On Thursday afternoon, I travelled west to interview my second National League manager this season, former Barnet striker and current Eastleigh manager Ben Strevens.
Here is the first of a two part blog as we talk about his career as a player and how the fledgling management opportunity is working out:
TK: 687 total games, 144 goals is that the career you dreamed of or better than you imagined?
BS: Wow, I didn’t know it was that many. I’m very proud of that figure, certainly more than I expected to play, not sure I will reach 600 games in management! When you think of it like that it’s very impressive. Had someone said that to me when I signed for Barnet that I would play that many games I would have taken it.
TK: What was going through your mind the day John Still signed you for Barnet?
BS: Well, it almost didn’t happen! I’d obviously scored lots of goals for Wingate & Finchley in the then Ryman Division 3 and I had a few clubs looking at me, Charlton among them, and I was due at Barnet on a Monday for a trial, but I got injured on the Saturday. Being an 18 year old and not really sure what to do I turned up on the Monday and told them I was injured and couldn’t train, I thought the chance was going to be gone, but John said to me they’d seen enough from the games they’d watched me in and the scout reports were really good.
So he asked me what I was earning at the time, which I was gardening back then and not earning a great deal if I’m honest, so I told him and then I was asked if I wanted to earn the same amount as a professional football player, I wish now I’d said I was on more now!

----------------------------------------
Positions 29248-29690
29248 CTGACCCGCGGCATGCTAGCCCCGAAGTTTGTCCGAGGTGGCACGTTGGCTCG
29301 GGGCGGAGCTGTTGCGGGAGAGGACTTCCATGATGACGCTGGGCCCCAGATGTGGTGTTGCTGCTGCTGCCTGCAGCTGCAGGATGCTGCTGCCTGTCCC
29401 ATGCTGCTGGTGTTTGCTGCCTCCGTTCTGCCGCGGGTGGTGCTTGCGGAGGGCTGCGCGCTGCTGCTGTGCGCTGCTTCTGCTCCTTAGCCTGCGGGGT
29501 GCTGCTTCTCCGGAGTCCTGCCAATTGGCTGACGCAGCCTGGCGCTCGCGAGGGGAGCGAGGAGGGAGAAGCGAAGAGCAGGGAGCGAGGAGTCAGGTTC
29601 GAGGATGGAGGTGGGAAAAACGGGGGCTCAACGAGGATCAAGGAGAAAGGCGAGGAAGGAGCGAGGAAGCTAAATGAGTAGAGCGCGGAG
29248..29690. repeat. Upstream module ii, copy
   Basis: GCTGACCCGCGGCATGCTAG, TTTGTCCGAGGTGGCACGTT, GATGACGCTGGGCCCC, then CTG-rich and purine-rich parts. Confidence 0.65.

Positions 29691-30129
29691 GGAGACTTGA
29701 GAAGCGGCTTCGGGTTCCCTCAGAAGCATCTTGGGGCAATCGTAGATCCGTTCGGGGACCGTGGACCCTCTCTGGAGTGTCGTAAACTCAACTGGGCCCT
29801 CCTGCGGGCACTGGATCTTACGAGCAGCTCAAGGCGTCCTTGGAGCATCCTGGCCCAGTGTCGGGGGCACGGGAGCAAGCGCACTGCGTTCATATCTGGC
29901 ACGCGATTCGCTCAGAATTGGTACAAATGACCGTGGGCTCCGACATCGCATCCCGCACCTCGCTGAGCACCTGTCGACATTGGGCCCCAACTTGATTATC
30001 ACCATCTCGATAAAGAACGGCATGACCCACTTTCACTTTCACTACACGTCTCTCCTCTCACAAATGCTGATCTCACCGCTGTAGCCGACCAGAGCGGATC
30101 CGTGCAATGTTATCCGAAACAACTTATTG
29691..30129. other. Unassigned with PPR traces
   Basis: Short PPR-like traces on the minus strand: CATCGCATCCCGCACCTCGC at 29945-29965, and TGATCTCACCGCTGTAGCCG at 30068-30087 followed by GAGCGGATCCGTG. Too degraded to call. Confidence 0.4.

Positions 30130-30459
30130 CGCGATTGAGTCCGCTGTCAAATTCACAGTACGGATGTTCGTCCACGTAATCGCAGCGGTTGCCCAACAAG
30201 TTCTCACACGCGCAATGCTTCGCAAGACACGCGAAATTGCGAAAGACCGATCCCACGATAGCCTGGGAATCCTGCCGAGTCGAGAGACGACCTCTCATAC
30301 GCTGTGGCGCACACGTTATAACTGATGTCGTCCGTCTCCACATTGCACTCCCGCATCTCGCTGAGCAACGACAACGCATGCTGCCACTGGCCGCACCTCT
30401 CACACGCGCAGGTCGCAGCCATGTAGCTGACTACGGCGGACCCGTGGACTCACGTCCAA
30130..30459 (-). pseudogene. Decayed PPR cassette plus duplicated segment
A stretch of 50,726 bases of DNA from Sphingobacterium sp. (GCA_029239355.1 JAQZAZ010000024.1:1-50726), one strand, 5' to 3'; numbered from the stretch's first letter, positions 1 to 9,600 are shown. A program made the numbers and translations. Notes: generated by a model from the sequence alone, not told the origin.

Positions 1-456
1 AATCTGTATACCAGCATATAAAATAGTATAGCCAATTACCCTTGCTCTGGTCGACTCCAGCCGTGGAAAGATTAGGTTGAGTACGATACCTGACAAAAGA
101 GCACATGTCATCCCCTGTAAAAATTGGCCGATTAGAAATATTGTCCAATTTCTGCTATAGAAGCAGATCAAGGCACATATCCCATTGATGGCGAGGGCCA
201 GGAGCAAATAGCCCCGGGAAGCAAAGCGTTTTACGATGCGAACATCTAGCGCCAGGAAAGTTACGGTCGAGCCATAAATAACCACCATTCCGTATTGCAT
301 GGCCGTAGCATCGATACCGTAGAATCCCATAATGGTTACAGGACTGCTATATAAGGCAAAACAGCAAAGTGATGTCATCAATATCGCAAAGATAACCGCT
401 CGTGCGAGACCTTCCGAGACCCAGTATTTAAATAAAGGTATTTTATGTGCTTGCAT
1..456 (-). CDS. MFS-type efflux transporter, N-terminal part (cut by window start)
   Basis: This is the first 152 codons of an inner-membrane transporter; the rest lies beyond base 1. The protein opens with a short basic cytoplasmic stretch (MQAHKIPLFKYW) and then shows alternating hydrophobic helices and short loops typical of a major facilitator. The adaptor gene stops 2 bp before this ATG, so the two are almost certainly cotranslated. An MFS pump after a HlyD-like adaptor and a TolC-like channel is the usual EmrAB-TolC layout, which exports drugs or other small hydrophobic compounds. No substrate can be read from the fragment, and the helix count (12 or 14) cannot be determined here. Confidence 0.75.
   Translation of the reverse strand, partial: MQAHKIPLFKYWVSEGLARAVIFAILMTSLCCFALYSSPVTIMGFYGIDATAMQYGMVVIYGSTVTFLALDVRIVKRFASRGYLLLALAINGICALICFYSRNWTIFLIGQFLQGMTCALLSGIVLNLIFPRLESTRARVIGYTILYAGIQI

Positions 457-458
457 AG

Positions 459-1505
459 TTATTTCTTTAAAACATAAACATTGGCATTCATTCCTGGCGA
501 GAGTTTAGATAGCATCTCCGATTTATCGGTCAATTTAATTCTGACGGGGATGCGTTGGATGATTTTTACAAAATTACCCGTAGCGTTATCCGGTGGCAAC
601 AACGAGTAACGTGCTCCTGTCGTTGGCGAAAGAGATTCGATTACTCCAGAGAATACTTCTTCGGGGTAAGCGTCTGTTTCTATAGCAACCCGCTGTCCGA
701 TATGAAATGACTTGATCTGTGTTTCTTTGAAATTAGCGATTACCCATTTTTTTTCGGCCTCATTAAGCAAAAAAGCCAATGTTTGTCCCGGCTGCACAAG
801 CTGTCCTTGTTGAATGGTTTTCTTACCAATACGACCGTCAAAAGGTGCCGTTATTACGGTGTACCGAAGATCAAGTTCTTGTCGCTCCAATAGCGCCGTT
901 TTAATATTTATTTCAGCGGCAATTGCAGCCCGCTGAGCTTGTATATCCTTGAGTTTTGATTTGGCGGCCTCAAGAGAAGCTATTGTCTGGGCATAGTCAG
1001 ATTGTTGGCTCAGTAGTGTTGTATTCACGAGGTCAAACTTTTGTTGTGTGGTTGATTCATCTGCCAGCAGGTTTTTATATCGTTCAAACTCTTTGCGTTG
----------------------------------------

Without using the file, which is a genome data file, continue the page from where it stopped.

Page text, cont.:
I signed something like a two year deal with a three year option on the same money and then I was a Barnet player.
Turning up to training back then as an 18 year old among the likes of Kenny Charlery and Scott McGleish as strikers, two good goalscorers at that time I knew I had some work to do to make the team so John loaned me back to Wingate for the season as they didn’t have to pay a fee for me and then two more loan spells followed before I was involved in the squad.
TK: That title winning year at Barnet, talk me through your memories and your own personal experiences of the season.
BS: It was the most memorable for me as it was my first promotion and ultimately made me a Football League player again, I was the only player left from the relegated team. We already had the nucleus of a good squad the year before under Martin Allen, but Paul Fairclough identified the players we needed, players like Nicky Bailey, Dean Sinclair, Liam Hatch, Dwayne Lee and Richard Graham and turned Simon King from a left back into one of the best centre halves. We had our experience in (Guiliano) Grazioli and Ian Hendon, Hendo really was a leader on the pitch, great times for the club, players and me personally.
TK; Were there any particular games or game where you thought as a group of players, we can do this and win the title?